"The works are my only legacy," artist Kaylin Andres told The Huffington Post when describing her piece "Three Braids." In the delicate sculpture, interwoven strands of Andres' own hair drip languidly from a wooden frame, reminders of how quickly our bodies can become detached, lifeless, and other.
"I find it difficult accepting death at such an early age, before I've had a chance to make my mark on the world," she said. Eight years ago, at 23 years old, Andres was diagnosed with Ewings Sarcoma, a rare and often terminal form of bone cancer. These three braids, lost amidst countless radiation and chemotherapy sessions, embody the way illness rips the body apart, turning active elements into inanimate residue. Andres described her work as a modern day memento mori, a symbolic reminder of the inevitable mortality that affects us all.
At only 31 years old, Andres has had to face the imminent reality of death head on far before most people her age even begin to feel its looming shadow. In her 2014 exhibition "Chemosynthesis," Andres used her art to grieve her previously healthy life and begin to adapt to her new reality. "The chemosynthetic process is a dark mirror to the photosynthesis that fuels the plants that in turn, fuel us," the exhibition statement read. "It replaces the basic undergirding energy source of life: light, with poison."
During "Chemosynthesis," Andres collaborated with artist Max Ritvo, diagnosed with the same, most likely terminal disease, to navigate how two young, aspiring artists adapt and evolve in the face of a life-rupturing illness.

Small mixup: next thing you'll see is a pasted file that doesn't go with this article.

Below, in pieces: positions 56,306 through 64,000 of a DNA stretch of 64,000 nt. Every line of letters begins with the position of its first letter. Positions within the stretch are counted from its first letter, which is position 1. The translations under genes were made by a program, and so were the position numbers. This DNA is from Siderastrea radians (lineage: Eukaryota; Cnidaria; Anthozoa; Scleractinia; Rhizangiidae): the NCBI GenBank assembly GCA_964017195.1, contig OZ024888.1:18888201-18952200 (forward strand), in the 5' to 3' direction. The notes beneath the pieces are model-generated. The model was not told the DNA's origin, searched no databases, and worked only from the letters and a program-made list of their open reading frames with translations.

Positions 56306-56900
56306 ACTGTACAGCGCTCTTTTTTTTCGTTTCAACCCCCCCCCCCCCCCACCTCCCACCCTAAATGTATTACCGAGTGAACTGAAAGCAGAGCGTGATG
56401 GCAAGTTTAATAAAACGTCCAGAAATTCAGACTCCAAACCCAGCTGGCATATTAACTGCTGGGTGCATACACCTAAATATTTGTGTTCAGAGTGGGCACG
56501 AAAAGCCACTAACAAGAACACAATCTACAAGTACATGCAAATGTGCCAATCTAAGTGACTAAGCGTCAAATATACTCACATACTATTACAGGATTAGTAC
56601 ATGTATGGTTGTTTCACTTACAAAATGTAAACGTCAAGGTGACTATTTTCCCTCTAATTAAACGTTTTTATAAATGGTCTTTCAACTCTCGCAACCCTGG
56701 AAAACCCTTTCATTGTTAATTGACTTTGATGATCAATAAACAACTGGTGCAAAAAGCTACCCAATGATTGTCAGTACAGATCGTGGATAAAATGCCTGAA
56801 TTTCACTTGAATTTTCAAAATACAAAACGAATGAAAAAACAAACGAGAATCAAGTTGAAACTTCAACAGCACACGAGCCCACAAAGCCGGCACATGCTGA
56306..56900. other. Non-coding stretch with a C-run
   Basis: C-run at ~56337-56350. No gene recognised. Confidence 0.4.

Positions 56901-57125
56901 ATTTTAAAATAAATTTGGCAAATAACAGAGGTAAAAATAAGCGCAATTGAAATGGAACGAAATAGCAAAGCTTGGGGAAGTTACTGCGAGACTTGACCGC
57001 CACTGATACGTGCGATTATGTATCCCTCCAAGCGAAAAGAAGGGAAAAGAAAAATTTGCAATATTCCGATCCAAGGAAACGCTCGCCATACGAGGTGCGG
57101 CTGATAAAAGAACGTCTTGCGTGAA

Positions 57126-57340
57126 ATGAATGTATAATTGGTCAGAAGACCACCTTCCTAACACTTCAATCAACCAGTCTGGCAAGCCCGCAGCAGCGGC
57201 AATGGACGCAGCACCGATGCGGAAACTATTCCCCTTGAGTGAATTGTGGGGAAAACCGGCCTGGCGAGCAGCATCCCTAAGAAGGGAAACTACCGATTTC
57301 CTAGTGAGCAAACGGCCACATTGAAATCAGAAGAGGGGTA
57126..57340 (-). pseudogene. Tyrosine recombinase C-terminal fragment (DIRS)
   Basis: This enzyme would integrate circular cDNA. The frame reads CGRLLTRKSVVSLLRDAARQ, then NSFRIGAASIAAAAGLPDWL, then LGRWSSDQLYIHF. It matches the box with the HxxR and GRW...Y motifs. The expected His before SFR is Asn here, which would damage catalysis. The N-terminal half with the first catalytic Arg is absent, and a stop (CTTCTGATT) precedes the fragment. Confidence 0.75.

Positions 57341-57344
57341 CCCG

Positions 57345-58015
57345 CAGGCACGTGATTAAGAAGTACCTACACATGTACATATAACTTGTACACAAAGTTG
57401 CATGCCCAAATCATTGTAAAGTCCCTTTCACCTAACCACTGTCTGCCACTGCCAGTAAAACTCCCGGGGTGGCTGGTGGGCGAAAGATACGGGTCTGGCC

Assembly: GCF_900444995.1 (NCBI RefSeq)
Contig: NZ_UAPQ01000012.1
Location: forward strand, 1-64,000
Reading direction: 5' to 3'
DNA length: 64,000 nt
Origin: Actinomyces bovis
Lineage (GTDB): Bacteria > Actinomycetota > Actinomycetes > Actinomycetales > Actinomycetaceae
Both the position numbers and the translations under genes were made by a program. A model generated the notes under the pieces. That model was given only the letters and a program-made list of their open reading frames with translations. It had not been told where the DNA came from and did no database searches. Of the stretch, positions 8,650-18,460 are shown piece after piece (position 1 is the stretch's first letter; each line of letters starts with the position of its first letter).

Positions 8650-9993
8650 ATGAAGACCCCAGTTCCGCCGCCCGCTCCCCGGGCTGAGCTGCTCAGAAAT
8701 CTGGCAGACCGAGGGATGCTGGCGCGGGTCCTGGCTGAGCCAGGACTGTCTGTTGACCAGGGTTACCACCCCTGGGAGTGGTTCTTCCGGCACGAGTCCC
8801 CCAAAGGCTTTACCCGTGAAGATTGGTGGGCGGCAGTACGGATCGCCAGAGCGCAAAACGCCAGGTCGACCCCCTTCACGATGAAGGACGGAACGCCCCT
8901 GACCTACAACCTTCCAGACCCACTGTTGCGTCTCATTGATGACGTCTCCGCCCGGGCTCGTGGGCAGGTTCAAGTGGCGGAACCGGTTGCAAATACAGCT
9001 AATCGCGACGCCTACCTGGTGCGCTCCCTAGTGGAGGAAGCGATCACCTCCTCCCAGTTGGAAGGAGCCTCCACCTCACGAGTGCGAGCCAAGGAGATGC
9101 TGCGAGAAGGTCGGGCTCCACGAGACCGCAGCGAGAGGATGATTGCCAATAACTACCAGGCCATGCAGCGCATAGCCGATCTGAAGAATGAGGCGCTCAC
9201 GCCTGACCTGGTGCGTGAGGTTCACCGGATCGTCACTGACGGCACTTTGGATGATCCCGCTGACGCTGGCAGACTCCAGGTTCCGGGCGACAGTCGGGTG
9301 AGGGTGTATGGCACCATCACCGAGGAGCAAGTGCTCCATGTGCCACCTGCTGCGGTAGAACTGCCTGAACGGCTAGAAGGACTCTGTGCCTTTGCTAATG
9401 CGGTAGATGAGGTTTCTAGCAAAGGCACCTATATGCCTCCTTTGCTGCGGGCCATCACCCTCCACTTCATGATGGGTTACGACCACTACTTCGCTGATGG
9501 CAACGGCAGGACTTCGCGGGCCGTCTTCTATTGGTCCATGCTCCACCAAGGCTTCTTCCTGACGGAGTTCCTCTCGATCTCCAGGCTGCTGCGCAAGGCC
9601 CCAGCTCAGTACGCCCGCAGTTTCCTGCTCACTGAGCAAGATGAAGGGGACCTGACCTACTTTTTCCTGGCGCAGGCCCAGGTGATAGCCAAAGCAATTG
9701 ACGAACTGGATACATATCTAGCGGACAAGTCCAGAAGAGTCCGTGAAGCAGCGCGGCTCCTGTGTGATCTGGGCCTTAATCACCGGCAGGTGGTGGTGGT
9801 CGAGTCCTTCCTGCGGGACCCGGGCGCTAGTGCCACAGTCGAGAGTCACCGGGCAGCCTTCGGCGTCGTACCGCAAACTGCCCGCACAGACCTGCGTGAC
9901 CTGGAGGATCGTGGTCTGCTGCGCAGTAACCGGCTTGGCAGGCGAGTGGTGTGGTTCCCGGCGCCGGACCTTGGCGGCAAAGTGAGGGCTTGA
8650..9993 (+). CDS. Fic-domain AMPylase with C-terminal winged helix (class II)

For her current exhibition "Viaticum," Andres explores ideas of acceptance and healing in relation to her own diagnosis, finding peace despite the physical and emotional torment of the disease. "You could say that each project is addressing the different phases of mourning or grief," she said. "It has been a process for me, working out these complex emotions through art."
In Catholicism, "Viaticum" refers to the giving of the Eucharist to a person nearing the end of their life. In paganism, the word describes a coin placed in the mouths of the deceased, considered an allowance for their journey to the underworld, an offering for a safe passage into the afterlife. Andres is not Catholic, yet these specific rituals and symbols resonate.
"I have never been religious but it's a subject I'm interested in exploring more and more as I come to the end of my life, and I think that exploration is only natural," she said. "The idea of the existence of a soul is something that interests me very much, I find that comforting."
Andres embarked on the exhibit while on pilgrimage to Brazil last year, a journey to visit iconic healer João de Deus, a spiritual medium working in the overlap between Catholicism and shamanistic mysticism. "It is said this faith healer conjures the spirits of the greatest doctors throughout history to perform psychic medical miracles," Andres writes in her artist statement. "I was, and still am, in need of a miracle. My journey to João was as much about finding hope as it was about finding a cure."